Making the World work: UK Foreign Policy, business and civil society [Audio]
Speaker(s): Lord Mark Malloch-Brown | Mark Malloch-Brown was appointed the Minister for Africa, Asia and the UN attending Cabinet in June 2007. His responsibilities include Africa, Asia (Afghanistan, Sub-Continent and Far East), the UN, the Commonwealth, human rights, global and economic issues, and FCO Services, as well as FCO business in the House of Lords.
[limited access] or the open city? [Audio]
Speaker(s): Professor Kees Christiaanse | The idea of the open city as a place of social integration, cultural diversity and collective identity is perceived as an irreversible achievement of modernity, and fuels our visions for a sustainable urban future. Nevertheless, we are witnessing increasing fragmentation and seclusion, which threatens the existence of the open city. Suburban compounds, gated communities, university campuses, covered shopping malls, urban entertainment areas, airport secu
Can Democracy Be Bought? Democracy Promotion After 1989 [Audio]
Speaker(s): Daniele Archibugi, Armine Ishkanian; Dr Iain King | Democracy promotion became a key foreign policy issue pursued by Western governments after 1989. To what extent are external democracy promotion efforts effective?
Re-Writing the History of the Constitution: from the miraculous to the political [Audio]
Speaker(s): Professor Carol Berkin | Was the US constitution the work of confident demigods and innovators or the handiwork of anxious political leaders who relied on longstanding Anglo-American political traditions to save a republican in crisis? Carol Berkin is presidential distinguished professor of history at Baruch College and The Graduate Centre, CUNY.
The Global Company of 2020- what does the future hold? [Audio]
Speaker(s): Dominic Casserley | Dominic Casserley will discuss the challenges and opportunities facing global companies in 2020. Will they be similar to the multinational of today? If not, how will they differ? Will they have to be large? How will they relate to investors? How will they interact with consumers? How will they manage their talent pools? How will they interact with society more broadly? Drawing on his extensive experience of advising major multi-national organisations across the wo
Somalia: legal and humanitarian challenges [Audio]
Speaker(s): Guillermo Bettocchi | Guillermo Bettocchi is the Representative of the United Nations High Commissioner for Refugees (UNHCR) in Somalia. During his 19 years of service with the UNHCR, Mr. Bettocchi has occupied different positions in Central America, South West Asia, Africa, and, on two occasions, at the organisation's Headquarters in Geneva. A lawyer by profession, Mr Bettocchi's work has been focused on legal and practical issues related to refugee protection.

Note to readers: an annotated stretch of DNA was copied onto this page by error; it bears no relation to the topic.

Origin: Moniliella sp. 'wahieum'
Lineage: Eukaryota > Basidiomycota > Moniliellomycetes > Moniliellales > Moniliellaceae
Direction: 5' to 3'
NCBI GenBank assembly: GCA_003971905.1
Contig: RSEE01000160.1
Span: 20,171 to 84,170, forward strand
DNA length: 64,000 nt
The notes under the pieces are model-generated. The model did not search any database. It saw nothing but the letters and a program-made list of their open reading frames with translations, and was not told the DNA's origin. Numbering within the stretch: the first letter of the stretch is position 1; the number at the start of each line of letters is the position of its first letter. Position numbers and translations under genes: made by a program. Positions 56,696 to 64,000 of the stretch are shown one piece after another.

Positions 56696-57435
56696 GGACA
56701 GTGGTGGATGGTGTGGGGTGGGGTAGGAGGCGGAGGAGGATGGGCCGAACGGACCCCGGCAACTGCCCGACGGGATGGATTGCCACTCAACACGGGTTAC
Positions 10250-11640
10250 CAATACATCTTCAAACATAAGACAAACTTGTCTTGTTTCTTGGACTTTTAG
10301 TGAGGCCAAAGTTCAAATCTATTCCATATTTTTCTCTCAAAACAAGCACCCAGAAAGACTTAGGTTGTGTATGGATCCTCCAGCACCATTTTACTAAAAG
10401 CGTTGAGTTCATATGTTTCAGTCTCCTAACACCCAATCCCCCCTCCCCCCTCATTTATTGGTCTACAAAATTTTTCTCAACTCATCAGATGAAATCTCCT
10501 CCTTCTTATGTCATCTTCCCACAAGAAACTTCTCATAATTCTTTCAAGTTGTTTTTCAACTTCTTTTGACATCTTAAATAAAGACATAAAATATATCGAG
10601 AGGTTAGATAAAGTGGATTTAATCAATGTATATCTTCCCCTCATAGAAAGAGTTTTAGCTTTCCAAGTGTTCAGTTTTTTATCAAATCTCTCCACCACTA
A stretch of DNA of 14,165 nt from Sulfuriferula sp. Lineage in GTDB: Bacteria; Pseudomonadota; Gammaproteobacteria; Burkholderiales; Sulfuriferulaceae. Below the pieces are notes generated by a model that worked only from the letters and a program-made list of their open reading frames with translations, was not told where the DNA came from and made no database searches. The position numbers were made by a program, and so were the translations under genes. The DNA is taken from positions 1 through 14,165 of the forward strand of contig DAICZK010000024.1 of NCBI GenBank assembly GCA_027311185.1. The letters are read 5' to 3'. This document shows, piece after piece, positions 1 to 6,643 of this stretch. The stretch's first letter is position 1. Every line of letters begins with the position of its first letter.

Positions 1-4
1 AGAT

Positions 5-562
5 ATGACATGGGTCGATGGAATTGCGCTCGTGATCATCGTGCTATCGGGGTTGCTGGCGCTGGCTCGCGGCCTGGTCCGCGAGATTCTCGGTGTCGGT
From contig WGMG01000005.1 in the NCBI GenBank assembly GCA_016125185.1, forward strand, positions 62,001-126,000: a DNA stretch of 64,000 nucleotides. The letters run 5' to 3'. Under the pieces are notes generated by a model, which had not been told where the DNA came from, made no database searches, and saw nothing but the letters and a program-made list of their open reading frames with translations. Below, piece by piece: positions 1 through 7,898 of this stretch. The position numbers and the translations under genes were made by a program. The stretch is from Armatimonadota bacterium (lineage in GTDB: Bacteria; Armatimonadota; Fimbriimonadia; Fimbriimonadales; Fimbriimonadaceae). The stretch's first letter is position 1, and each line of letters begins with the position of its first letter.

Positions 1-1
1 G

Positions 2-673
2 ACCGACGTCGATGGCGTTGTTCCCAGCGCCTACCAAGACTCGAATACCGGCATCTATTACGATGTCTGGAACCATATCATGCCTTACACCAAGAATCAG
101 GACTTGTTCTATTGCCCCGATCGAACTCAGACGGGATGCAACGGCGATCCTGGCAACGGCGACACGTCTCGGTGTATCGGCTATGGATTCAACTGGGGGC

Iraq: The Way Out [Audio]
Speaker(s): Jonathan Steele | Jonathan Steele will argue that the occupation has failed, not because of a lack of pre-war planning, but because of a lack of informed political analysis by US decision-makers and the British Foreign Office. They failed to see that Islamists, Sunni and Shia, would fill the post-Saddam vacuum and that most Iraqis would quickly come to resent yet another Western intervention in the Middle East.
Stelios on Brands, Serial Entrepreneurship, the Environment and Giving Something Back! [Audio]
Speaker(s): Sir Stelios Haji-Ioannou | Stelios Haji-Ioannou, LSE alumnus, is founder of the easyGroup companies and has given £2 million to LSE for the Stelios Scholars programme.
Climate Change, Energy and the Way Ahead [Audio]
Speaker(s): Professor Lord Nicholas Stern | The world must reduce greenhouse-gas emissions by 50 per cent by 2050 with rich country cuts of at least 80 per cent. Power and transport must be essentially de-carbonised. How can the world rise to these challenges? Nicholas Stern is IG Patel Chair in Government and Economics at LSE and director of the Asia Research Centre at LSE.
Radical Regimes and Islamist Ideology in the 21st Century [Audio]
Speaker(s): Senator Rick Santorum | The LSESU Tocqueville Society presents a public lecture by former United States Senator Rick Santorum on the challenges to the West posed by Islamic extremism and its alliances around the world. Mr. Santorum served as U.S. Senator from Pennsylvania from 1995 to 2007 and as a member of the U.S. House of Representatives from 1991 to 1995. As a Senator, he was a champion of efforts to counter the threat of radical Islam, to protect victims of religious persecutio
Telling the Story of a Peace Movement: 50 years of CND campaigning [Audio]